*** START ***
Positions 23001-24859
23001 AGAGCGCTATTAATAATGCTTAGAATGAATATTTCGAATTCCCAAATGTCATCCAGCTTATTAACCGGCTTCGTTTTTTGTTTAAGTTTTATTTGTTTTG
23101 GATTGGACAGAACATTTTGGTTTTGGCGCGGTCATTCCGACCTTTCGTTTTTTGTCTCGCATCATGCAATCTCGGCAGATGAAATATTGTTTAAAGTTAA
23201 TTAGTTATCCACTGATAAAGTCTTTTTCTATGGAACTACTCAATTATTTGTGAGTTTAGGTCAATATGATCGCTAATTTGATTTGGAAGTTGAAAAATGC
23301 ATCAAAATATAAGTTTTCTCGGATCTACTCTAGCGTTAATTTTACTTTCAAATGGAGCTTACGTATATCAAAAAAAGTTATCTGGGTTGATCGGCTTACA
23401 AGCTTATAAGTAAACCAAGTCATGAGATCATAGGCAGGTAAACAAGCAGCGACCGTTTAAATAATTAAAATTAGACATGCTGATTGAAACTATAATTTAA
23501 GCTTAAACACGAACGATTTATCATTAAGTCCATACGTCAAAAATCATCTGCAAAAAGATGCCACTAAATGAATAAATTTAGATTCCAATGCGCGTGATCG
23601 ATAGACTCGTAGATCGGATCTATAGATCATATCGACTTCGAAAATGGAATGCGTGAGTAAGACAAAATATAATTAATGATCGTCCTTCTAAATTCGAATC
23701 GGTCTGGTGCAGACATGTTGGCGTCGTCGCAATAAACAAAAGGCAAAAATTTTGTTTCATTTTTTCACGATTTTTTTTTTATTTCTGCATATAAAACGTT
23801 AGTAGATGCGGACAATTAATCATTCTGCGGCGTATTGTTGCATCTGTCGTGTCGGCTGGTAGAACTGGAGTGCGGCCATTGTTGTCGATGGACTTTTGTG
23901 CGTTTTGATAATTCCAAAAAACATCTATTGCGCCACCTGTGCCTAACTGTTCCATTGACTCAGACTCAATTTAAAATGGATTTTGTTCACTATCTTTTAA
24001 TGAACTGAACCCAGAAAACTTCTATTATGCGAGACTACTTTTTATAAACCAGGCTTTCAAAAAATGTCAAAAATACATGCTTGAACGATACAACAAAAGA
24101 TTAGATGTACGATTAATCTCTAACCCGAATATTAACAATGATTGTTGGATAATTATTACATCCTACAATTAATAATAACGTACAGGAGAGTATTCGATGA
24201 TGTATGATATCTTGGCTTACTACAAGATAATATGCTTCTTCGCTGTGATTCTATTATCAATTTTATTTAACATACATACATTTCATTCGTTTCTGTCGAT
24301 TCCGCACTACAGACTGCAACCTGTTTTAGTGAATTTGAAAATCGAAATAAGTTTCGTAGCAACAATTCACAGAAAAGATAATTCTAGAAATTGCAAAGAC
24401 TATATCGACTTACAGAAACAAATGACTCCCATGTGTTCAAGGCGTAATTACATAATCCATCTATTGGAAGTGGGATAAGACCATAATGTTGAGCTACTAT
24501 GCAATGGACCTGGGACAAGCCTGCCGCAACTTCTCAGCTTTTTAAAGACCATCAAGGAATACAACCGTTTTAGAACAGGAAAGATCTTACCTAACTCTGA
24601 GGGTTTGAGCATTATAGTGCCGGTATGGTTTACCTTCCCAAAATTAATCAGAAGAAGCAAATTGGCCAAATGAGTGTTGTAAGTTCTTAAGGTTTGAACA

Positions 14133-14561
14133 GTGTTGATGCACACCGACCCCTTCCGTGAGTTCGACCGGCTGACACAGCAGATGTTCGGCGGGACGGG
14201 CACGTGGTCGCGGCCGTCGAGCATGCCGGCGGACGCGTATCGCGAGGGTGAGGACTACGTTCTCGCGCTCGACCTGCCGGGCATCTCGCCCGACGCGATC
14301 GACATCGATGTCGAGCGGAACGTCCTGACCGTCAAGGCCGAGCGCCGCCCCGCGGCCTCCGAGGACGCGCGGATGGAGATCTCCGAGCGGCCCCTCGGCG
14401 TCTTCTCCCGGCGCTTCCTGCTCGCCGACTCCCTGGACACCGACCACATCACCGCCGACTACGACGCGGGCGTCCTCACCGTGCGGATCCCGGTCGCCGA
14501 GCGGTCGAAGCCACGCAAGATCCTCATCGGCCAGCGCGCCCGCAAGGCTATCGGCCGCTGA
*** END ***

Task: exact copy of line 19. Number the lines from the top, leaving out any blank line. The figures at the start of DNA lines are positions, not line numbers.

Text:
Positions 14133-14561